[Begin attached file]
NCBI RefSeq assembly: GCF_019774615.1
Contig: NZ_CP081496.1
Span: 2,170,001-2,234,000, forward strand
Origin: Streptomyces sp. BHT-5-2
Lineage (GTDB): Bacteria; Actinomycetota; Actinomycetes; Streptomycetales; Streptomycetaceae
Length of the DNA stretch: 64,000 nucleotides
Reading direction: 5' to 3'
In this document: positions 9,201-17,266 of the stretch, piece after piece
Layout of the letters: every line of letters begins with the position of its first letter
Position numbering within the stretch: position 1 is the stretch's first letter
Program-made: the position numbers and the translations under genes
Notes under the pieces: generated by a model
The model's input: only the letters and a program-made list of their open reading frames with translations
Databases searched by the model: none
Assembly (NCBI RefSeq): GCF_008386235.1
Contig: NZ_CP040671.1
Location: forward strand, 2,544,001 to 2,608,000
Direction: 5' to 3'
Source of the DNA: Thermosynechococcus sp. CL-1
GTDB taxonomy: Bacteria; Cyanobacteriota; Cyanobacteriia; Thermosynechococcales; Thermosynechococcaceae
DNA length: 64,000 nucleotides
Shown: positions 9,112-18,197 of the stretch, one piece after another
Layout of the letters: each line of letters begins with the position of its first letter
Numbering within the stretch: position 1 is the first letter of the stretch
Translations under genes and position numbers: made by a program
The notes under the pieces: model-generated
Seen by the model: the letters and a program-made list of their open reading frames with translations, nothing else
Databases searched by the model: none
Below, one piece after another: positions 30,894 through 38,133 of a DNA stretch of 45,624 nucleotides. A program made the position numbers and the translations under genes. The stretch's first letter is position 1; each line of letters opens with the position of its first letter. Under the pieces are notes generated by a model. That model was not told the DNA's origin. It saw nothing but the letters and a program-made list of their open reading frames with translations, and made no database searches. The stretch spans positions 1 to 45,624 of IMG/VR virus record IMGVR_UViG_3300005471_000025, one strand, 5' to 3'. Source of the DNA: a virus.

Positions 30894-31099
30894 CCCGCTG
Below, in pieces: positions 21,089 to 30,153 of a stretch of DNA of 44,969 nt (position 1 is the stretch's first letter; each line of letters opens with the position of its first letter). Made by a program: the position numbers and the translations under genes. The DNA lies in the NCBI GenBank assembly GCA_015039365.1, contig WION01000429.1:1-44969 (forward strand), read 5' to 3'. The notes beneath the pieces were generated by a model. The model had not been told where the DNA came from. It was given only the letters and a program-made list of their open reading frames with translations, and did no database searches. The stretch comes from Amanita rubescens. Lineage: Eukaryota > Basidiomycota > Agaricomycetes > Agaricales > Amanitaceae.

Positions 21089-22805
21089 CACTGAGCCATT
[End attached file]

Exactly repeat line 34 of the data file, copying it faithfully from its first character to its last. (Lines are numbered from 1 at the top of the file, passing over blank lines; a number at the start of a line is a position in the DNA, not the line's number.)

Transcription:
21089 CACTGAGCCATT